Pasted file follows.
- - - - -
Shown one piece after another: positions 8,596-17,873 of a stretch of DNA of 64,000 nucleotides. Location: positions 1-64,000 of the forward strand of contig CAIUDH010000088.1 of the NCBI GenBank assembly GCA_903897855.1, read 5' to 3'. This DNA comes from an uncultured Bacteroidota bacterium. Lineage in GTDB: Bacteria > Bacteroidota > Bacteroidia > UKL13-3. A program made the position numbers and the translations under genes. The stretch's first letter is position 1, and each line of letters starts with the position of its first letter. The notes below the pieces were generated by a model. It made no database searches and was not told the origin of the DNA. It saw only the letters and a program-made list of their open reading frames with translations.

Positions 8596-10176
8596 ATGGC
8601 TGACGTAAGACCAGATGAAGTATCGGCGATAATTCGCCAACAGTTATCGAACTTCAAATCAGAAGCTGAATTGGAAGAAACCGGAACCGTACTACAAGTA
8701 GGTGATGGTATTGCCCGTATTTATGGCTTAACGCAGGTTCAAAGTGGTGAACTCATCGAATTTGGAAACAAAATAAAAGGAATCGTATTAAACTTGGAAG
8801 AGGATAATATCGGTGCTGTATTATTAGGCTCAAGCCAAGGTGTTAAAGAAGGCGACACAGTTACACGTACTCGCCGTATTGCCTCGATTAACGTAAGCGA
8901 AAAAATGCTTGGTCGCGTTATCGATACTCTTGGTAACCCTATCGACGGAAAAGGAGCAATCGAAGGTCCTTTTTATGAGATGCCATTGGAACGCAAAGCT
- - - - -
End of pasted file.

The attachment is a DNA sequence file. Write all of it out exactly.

Shown one piece after another: positions 8,596-17,873 of a stretch of DNA of 64,000 nucleotides. Location: positions 1-64,000 of the forward strand of contig CAIUDH010000088.1 of the NCBI GenBank assembly GCA_903897855.1, read 5' to 3'. This DNA comes from an uncultured Bacteroidota bacterium. Lineage in GTDB: Bacteria > Bacteroidota > Bacteroidia > UKL13-3. A program made the position numbers and the translations under genes. The stretch's first letter is position 1, and each line of letters starts with the position of its first letter. The notes below the pieces were generated by a model. It made no database searches and was not told the origin of the DNA. It saw only the letters and a program-made list of their open reading frames with translations.

Positions 8596-10176
8596 ATGGC
8601 TGACGTAAGACCAGATGAAGTATCGGCGATAATTCGCCAACAGTTATCGAACTTCAAATCAGAAGCTGAATTGGAAGAAACCGGAACCGTACTACAAGTA
8701 GGTGATGGTATTGCCCGTATTTATGGCTTAACGCAGGTTCAAAGTGGTGAACTCATCGAATTTGGAAACAAAATAAAAGGAATCGTATTAAACTTGGAAG
8801 AGGATAATATCGGTGCTGTATTATTAGGCTCAAGCCAAGGTGTTAAAGAAGGCGACACAGTTACACGTACTCGCCGTATTGCCTCGATTAACGTAAGCGA
8901 AAAAATGCTTGGTCGCGTTATCGATACTCTTGGTAACCCTATCGACGGAAAAGGAGCAATCGAAGGTCCTTTTTATGAGATGCCATTGGAACGCAAAGCT